But since the topic is about cutting the plant to the ground, those two rules don’t apply. Here’s what you do:

  1. Find some nodes that show potential for new growth. You can see they’re healthy, and they are beaming to sprout new suckers.
  2. Cut right above those nodes using shears.
  3. Your cutting should be 5 to 6 inches above the ground (13 to 15 cm), but you can leave more if you don’t have nodes within that length.

The nodes will sprout new suckers within a week if the temperature is okay, and your plant will begin its journey once again.

Unfortunately, you don’t control where a cut happens if it was accidental. There’s a chance it’ll grow back if some nodes are left behind, but you can never be sure until you see new growth.

Check Your Tomato Plant’s Health

Another factor that will affect the survival of the tomato plant after cutting it down is its health condition before being cut.

  • Are the roots strong and healthy?
  • Is the plant disease-free?
  • Is the plant being taken care of?
  • Does the tomato bush have enough water and nutrients?

The answer to those questions will tell you if your cut-down tomato will grow back or not. If your answer is yes to these questions, there’s a high chance the plant will regrow. However, if you don’t see any sprouting within 7 to 10 days, your plant has likely died.

Here’s a video to explain this further:

Consider the Tomato Variety

There’s one more thing you should think about if you want to cut a tomato plant to the ground and get a secondary harvest before frost sets in. What variety of tomatoes do you have? How large are those tomatoes? What’s their ripening window? Larger, slow ripening varieties are less likely to mature in time before frost is upon you.

Smaller tomatoes that mature fast and ripen even faster might be best for you.

Of course, this doesn’t matter if your plant was decapitated accidentally, but it’s something to think about if you want to cut your plants yourself.

How To Care for Your Tomato Plant After Cutting It Down

Your tomato plant goes through shock once it has been cut to the ground. Not only was the cut too much, but it also has no leaves for normal processes like breathing and photosynthesis. That means your plant is holding on to dear life, and you need to take care of the stump if it’s to have any chance of surviving.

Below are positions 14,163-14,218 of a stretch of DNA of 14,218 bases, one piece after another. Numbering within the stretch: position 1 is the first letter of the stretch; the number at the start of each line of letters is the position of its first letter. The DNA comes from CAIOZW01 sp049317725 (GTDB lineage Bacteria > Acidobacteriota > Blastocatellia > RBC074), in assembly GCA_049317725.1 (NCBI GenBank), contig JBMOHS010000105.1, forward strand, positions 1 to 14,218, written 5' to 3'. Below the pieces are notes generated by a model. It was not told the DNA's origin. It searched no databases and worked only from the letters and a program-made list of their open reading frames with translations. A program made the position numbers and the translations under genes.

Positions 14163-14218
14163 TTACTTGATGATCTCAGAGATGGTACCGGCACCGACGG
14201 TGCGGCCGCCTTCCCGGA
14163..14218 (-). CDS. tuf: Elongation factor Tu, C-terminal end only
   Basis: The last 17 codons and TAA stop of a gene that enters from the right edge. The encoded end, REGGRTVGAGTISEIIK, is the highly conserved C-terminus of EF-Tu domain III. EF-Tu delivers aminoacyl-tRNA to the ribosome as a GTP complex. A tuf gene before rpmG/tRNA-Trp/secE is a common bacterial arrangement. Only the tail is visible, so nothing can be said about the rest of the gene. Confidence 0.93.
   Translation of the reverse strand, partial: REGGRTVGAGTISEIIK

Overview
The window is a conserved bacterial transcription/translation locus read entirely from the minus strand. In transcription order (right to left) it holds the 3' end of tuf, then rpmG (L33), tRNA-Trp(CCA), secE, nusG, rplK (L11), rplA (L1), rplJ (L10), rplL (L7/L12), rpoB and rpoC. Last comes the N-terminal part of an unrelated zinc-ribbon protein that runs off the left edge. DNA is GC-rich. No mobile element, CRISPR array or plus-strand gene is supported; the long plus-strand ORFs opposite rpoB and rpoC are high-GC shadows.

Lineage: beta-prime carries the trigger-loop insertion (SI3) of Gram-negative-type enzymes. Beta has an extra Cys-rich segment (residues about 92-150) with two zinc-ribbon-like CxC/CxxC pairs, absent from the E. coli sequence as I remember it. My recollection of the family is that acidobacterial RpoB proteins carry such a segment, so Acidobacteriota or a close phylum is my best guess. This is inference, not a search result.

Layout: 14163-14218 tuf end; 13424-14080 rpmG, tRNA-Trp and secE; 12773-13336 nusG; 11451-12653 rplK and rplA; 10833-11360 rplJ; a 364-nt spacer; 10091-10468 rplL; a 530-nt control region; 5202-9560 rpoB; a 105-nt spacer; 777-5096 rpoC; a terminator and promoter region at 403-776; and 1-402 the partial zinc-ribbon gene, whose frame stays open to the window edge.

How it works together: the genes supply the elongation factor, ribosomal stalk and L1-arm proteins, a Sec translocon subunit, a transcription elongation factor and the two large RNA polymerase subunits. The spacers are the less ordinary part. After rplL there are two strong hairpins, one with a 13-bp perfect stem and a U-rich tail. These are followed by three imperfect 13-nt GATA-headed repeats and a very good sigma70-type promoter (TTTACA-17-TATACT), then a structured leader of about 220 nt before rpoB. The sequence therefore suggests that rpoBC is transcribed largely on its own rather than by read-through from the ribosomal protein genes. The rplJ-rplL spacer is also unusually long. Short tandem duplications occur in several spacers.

Care for the Tomato Plant Stump

First and foremost, keep the plant well hydrated but not soaked. Tomatoes are really big on water, but they don’t like being soggy. You can have some mulch around it to keep the area moist and protect it from the harsh sun.

Some compost and fertilizer will also be necessary as they’ll provide the nutrients needed for regrowth.

Save the Cuttings

Whether the cutting was intentional or accidental, you have a few cuttings on your hands, and they probably have some tomatoes on them.

So, you put these branches in the compost and let the tomatoes go to waste? Not necessarily. You can buy the tomatoes some time to grow a little and ripen by placing the cutting in water.

Find a big container, fill it halfway with water, and put your cuttings in there. The cuttings will grow roots soon enough if you place the container in a warm, sunny place. In the meantime, your fruits won’t dry up, so they will have a chance to get a little bigger and ripen.

Alternatively, you can plant the cuttings in the soil. Keep the soil moist and allow the cutting to grow roots. You’ll have a new plant with old fruits within seven to ten days. Again, this method will only work if the conditions are right. It shouldn’t be too hot or cold because tomato plants will not survive such conditions.

The interesting thing about this is that once you harvest those plants, you can go ahead and cut the new plants to the ground again because they’ve already developed roots and suckers. It’s a great way to expand your tomato garden while skipping the seed part.

Final Thoughts

There are many reasons a tomato plant can be cut to the ground. Maybe it has grown out of control, and it’s eclipsing all the neighboring plants. Or perhaps it’s starting to look yellow due to hot temperatures or mite damage. But the worst is when a storm passes with all the branches on your poor tomatoes.

The reason doesn’t matter, really. Your plant can regrow again and become better than before; however, there are instances where the plant may not survive.